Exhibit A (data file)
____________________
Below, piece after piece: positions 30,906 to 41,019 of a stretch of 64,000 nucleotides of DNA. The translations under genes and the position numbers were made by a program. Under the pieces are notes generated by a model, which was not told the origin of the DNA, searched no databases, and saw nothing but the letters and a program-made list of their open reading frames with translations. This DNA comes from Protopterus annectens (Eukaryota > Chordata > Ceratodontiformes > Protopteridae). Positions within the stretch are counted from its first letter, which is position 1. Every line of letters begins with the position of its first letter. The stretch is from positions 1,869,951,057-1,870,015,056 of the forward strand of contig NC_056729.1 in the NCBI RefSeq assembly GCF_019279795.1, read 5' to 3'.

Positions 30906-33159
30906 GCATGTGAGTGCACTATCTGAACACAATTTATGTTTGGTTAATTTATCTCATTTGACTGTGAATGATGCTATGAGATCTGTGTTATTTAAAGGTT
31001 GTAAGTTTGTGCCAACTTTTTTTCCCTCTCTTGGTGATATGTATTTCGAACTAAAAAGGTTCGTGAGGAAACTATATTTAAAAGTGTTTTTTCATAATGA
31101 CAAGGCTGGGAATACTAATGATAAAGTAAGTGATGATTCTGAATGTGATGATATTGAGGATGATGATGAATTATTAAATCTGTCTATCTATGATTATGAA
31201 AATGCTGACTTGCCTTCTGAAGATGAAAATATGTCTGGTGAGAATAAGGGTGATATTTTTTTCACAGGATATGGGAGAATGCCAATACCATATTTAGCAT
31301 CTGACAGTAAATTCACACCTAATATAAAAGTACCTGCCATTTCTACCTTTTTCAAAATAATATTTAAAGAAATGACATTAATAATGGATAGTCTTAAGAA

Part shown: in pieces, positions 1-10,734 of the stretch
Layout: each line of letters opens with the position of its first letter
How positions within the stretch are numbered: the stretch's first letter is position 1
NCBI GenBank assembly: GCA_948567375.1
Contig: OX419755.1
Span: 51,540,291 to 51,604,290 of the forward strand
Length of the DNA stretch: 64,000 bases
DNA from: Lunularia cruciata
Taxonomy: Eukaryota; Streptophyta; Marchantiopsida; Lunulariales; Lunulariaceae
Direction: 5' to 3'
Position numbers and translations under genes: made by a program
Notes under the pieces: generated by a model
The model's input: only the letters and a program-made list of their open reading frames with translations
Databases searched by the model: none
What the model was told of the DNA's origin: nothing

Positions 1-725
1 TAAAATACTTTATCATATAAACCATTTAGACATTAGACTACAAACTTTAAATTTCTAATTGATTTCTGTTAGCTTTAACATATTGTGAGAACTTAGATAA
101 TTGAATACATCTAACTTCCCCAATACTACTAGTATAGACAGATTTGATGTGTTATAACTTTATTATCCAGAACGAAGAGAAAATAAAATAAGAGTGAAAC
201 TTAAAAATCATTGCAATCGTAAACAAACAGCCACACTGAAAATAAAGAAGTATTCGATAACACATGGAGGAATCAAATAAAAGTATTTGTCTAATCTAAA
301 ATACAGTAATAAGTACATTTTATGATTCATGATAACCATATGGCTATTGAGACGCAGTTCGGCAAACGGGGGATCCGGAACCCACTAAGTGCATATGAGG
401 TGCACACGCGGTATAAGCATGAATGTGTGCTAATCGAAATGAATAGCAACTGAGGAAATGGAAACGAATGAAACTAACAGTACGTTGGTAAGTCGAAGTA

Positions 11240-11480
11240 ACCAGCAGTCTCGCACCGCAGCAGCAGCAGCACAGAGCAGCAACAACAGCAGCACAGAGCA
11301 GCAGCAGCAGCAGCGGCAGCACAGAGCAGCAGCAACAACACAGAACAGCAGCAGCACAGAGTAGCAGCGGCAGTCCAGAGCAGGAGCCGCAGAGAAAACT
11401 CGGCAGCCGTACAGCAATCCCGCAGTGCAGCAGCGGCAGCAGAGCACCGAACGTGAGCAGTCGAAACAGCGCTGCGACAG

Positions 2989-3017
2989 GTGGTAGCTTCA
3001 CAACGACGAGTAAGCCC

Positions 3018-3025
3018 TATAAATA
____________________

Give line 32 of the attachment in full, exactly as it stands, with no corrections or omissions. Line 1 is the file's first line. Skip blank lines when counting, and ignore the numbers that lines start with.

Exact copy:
11401 CGGCAGCCGTACAGCAATCCCGCAGTGCAGCAGCGGCAGCAGAGCACCGAACGTGAGCAGTCGAAACAGCGCTGCGACAG